The colors are fine for cycling. Studies say the colors make little to no difference. Contrast is more important.
Also if you're riding in a group, the group will be noticed just fine. So wear whatever colors you want.
We look at whether wearing black is asking for trouble
Nick Hussey, founder and creative director of Vulpine, goes one step further, saying that he’s sceptical that there’s any point in wearing hi-vis in daylight in any case.
“The research on visibility is so mixed (apart from at night, when reflective kit and good lighting is a must). If someone isn’t going to see you, they won’t notice you whether you’re in a yellow jacket or a black one.”
Contrast is key
A study by the Transport Research Laboratory (TRL), part of the UK Department for Transport, which looks at all aspects of transport safety and functionality found that when it came to collisions between motorcycles and other vehicles, head to toe hi-vis had little or no impact in ‘SMIDSY’ collisions
– those cases of: ‘Sorry, mate. I didn’t see you.’
Another recent study, again into motorcyclist visibility on the road, appeared to show that drivers saw moving motorbikes more quickly if there was a greater colour contrast between the background and the rider’s clothes. This was backed up in research carried out by the Swedish cycling brand POC, which found that although fluorescent clothing made riders more visible, there was a crucial difference between being seen and being recognised.
The important definition here is the difference between motorists seeing cyclists and recognising them. Visibility depends on the quality of daylight/streetlight and background environment. Backing this up, at its most surprising, this means that sometimes a black jacket may be the best option for visibility in an urban environment
— a 2012 study by the Transport Research Laboratory concluded that, unlikely as it sounds, black or white sometimes offered more of a stark contrast than bright colours on busy city roads.
Black is a favourite colour for cyclists, but is it really more dangerous to wear? Joseph Branston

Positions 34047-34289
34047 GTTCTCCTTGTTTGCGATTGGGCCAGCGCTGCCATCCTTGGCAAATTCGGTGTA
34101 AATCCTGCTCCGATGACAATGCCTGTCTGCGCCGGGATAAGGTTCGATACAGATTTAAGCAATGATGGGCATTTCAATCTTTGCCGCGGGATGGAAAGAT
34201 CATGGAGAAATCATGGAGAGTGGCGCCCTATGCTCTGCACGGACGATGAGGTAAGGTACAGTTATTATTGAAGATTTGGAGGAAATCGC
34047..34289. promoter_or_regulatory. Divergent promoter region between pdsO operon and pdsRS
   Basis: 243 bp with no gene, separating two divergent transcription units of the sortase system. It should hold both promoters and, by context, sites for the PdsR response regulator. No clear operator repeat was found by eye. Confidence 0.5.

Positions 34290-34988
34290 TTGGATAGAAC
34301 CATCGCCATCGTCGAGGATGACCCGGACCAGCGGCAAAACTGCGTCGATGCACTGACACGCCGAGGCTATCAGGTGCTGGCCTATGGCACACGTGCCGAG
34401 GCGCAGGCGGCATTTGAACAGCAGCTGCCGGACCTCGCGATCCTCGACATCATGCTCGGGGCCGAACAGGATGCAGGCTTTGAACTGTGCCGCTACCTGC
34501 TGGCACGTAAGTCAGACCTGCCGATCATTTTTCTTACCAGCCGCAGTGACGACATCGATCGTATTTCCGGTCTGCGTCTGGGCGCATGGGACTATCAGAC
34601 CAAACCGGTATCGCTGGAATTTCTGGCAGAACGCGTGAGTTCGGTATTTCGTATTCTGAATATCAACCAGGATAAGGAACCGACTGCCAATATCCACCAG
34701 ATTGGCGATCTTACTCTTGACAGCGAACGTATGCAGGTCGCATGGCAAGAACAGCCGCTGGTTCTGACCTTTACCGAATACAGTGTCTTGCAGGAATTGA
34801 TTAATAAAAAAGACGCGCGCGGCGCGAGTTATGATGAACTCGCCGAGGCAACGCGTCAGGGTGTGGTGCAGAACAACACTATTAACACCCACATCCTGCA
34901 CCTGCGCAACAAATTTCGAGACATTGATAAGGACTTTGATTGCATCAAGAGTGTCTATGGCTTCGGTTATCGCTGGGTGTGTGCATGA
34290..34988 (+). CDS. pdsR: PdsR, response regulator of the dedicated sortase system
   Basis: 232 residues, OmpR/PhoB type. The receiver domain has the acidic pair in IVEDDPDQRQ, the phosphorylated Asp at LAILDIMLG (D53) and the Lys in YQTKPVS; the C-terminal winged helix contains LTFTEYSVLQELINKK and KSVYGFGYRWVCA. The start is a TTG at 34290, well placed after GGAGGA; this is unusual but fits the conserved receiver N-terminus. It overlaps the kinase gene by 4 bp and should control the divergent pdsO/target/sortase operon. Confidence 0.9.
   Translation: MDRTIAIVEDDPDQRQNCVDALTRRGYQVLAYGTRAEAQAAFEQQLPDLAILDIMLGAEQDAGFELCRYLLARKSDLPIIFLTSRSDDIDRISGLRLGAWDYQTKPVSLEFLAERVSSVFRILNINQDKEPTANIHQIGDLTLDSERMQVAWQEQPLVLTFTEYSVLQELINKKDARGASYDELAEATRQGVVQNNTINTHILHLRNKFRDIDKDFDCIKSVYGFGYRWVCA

The consensus seems to be to wear what you like, but make sure it’s reflective. Even considering this advice, an analysis of accidents involving cyclists found that despite the fact that most of them happen in low-light conditions, dark clothing was reported to have been considered a factor in only 2.5 percent of incidents according to police feedback.
By John Marsh The Wall Street Journal’s July 1 article “How Cyclists Can Stay Safe on the Road” reported on recent research conducted by a Clemson University professor into how conspicuous certain apparel makes cyclists during daytime riding, and how conspicuous are tail lights during daytime...
The Wall Street Journal’s July 1 article “How Cyclists Can Stay Safe on the Road” reported on recent research conducted by a Clemson University professor into how conspicuous certain apparel makes cyclists during daytime riding, and how conspicuous are tail lights during daytime riding.
Rick Tyrrell, Ph.D., is a psychology professor who specializes in research “to improve our understanding of human visual capabilities and limitations” in an effort to “reduce societal problems that result from visual limitations.”
He and his team conducted two studies, both partially funded by Trek Bicycle Corp., titled: “An open-road study of the conspicuity benefits of bicyclist apparel in daylight.” And “An open-road study of the conspicuity of bicycle taillights in daylight.”
Experiment One: How Conspicuous is Certain Apparel?
In the first experiment, according to the WSJ article, 186 college students were separately driven on a route lasting 15 minutes and were asked to push a button each time they “were confident that they saw a cyclist.”
Somewhere on the route, the researchers had placed a stationary bicycle, with a rider wearing “one of four combinations of clothes, from all-black to nearly all-fluorescent yellow.”
To summarize the findings, according to the article: “…the fluorescent jersey didn’t make the cyclist significantly more recognizable as a cyclist than a black jersey.
When the cyclist wore fluorescent leg coverings, however, observers recognized he was a cyclist more than three times farther away on average than when he work black leggings and a fluorescent jersey.”
“Humans are really good at recognizing other humans,” Dr. Tyrrell said.
The upshot is that, because of the fluorescent yellow being worn on the legs, which when pedaling a bike churn in a very obvious motion that humans easily recognize, the wearer is more readily identified as a cyclist.
It’s the key difference between a bright color being worn “statically” on the torso, for example, which moves very little when riding a bike, and that same bright color being worn “actively” on the legs, which are nearly constantly in motion when riding.
Experiment Two: How Conspicuous are Tail Lights?
It turns out, that same static-vs.-active dynamic holds when it comes to tail lights, according to the second of Dr. Tyrrell’s experiments.
This time, the researchers found, during the day, “that from a distance of 200 meters…a flashing tail light is significantly more conspicuous than an always-on tail light, which in turn is significantly more conspicuous than” no tail light at all.
As a kicker, the WSJ article reported on a year-long cycling experiment in Denmark among 4,000 cyclists, which found “that those who used front and rear daytime running lights had 19% fewer crashes that caused injury than those in a control group.”